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AmberFin: Not All Video Encoders Are the Same
What's the most difficult video to encode with good results? AmberFin has tested several movies and found the surprising answer.

For publishers who plan on charging for online video, quality is key. Yet, not enough attention is being paid to quality all through the video workflow. Addressing the need for higher quality standards was a panel at the recent Streaming Media Europe conference in London. One of the topics the panel took on was encoding: aren't all encoders the same?

"There is no right and wrong to encoding," answered Bruce Devlin, CTO of AmberFin. "Encoders have to make the decision about whether or not that bit of a video is mostly like a face or is it mostly like something moving vertically? Or is it mostly like something that's moving apart? Or is it mostly like something that looks like vertical detail? Each one of those decisions that it makes, and it makes millions of these decisions every second, each one of those decisions adds to the overall quality of the encode. For easy material, such as head and shoulders shot of a news reader, there's very little difference between the various encoders."

To test the quality of video encoders, the people at AmberFin ran their own quality tests. They arrived at some eye-opening results about what video is the most challenging.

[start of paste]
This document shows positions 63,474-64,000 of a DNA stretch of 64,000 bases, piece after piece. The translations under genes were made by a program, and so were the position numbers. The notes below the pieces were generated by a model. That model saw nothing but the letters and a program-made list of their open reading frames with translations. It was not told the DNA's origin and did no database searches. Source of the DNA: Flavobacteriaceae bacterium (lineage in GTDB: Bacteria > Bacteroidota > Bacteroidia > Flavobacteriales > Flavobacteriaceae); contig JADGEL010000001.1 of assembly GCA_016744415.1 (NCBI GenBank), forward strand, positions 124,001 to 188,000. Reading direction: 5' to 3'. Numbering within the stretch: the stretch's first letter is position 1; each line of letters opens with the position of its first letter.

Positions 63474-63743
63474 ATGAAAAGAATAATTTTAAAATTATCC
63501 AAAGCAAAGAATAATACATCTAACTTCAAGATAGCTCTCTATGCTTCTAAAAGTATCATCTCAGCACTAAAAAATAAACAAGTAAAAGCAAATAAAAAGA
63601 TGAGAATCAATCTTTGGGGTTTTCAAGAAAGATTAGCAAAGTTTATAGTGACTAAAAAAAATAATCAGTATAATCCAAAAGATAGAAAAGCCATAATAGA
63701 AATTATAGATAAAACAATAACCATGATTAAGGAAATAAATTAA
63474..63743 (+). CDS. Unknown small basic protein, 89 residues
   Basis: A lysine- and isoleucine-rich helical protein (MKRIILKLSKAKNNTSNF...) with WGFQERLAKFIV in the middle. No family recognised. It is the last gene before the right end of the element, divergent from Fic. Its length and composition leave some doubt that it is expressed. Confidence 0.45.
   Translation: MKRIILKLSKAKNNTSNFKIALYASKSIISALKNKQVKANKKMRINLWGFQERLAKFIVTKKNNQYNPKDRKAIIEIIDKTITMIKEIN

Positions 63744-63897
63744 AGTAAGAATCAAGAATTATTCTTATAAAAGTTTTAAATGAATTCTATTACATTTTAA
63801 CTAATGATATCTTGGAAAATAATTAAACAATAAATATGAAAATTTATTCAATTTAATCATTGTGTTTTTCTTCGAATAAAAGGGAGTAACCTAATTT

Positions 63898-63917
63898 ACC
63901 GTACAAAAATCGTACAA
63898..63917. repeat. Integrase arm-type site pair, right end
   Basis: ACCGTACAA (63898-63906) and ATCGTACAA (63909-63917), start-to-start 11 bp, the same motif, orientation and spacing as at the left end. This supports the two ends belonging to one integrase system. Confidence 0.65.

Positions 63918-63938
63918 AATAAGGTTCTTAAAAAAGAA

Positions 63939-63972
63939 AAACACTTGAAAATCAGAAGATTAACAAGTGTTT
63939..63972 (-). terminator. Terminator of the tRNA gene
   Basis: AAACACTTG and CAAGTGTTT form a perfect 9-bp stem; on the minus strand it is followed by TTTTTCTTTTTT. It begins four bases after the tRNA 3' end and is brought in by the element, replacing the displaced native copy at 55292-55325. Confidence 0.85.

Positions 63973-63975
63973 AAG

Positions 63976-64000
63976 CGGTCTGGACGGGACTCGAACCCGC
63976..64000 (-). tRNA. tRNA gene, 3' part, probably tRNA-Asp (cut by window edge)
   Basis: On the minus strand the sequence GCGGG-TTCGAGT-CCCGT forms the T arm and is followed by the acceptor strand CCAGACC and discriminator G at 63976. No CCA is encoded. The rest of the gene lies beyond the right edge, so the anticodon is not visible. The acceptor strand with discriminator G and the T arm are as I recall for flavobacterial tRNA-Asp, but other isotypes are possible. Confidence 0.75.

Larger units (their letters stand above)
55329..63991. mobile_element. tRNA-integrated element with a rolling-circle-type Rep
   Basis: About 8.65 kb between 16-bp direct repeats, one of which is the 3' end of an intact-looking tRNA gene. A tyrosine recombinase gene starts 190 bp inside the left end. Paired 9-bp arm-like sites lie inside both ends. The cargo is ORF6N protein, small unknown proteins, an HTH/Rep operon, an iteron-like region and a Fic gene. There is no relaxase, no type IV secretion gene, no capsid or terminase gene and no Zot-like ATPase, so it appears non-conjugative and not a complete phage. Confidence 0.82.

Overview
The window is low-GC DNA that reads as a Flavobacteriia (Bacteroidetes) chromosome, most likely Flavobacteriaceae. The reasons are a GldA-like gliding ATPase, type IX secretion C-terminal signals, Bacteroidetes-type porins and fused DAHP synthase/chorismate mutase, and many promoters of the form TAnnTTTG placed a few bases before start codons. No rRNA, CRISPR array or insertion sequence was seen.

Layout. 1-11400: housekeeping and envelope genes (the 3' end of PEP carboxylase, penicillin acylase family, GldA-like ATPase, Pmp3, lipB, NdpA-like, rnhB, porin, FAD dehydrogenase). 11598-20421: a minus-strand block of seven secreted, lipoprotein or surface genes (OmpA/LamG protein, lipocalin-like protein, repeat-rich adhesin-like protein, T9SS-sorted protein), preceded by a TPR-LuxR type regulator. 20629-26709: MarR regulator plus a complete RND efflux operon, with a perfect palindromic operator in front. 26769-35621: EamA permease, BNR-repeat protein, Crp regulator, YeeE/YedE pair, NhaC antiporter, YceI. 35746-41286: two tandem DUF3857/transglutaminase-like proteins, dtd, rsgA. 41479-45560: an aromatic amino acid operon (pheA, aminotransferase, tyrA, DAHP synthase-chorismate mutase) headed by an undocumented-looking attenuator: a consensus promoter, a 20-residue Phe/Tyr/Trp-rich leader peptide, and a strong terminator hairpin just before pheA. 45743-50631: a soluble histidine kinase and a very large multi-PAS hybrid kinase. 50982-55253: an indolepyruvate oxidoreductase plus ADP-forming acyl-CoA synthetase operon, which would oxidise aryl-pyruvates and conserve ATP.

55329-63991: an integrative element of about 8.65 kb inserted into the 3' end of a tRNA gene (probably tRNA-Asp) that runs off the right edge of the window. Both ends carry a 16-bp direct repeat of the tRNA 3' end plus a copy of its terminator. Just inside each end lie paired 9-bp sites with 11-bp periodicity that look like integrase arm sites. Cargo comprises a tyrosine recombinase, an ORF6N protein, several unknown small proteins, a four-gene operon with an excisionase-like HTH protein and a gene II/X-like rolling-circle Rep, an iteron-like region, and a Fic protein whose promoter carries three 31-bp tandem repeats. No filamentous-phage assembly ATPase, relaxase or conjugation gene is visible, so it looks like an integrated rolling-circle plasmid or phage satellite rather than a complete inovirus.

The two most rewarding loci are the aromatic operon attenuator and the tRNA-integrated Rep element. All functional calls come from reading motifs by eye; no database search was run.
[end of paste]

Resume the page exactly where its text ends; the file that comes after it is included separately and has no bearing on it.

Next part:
"We did some encode quality tests of a range of Hollywood movie titles for streaming and it was very surprising. We thought the really difficult stuff was going to be stuff like Iron Man and The Avengers -- really high-speed movie titles, and we were wrong," Devlin said. "The hardest movie to encode was The Hangover, because The Hangover was shot in a kind of dirty, grubby kind of look, and some of the scenes, mostly the fun scenes, especially that one with the goat that I never understood, they were actually very hard to encode because they're kind of real-life scenes of shower curtains and dirty floors, and if you didn't encode them well the scene just looked wrong. Those were the ones that were actually the most telling about whether an encoder was good or bad."

To hear more about ensuring quality of service and experience with online video, watch the full panel discussion below.

Quality of Service and Quality of Experience in the OTT Video Ecosystem

Moderator: Philip Haggar, Founder, Jukwa.com
Bruce Devlin, CTO, AmberFin
Jonathan Wood, Segment Head - Digital Media, Interxion

When launching multi-screen OTT video services, operators, broadcasters and content owners are facing new paradigms in quality management. They do not control the access networks and do not own the devices, so they cannot guarantee the quality of the services actually delivered to their subscribers. But Quality of Experience and Quality of Service are crucial to the success of any online video initiative. This session will look at the challenges and solutions available to service providers, CDNs, and operators.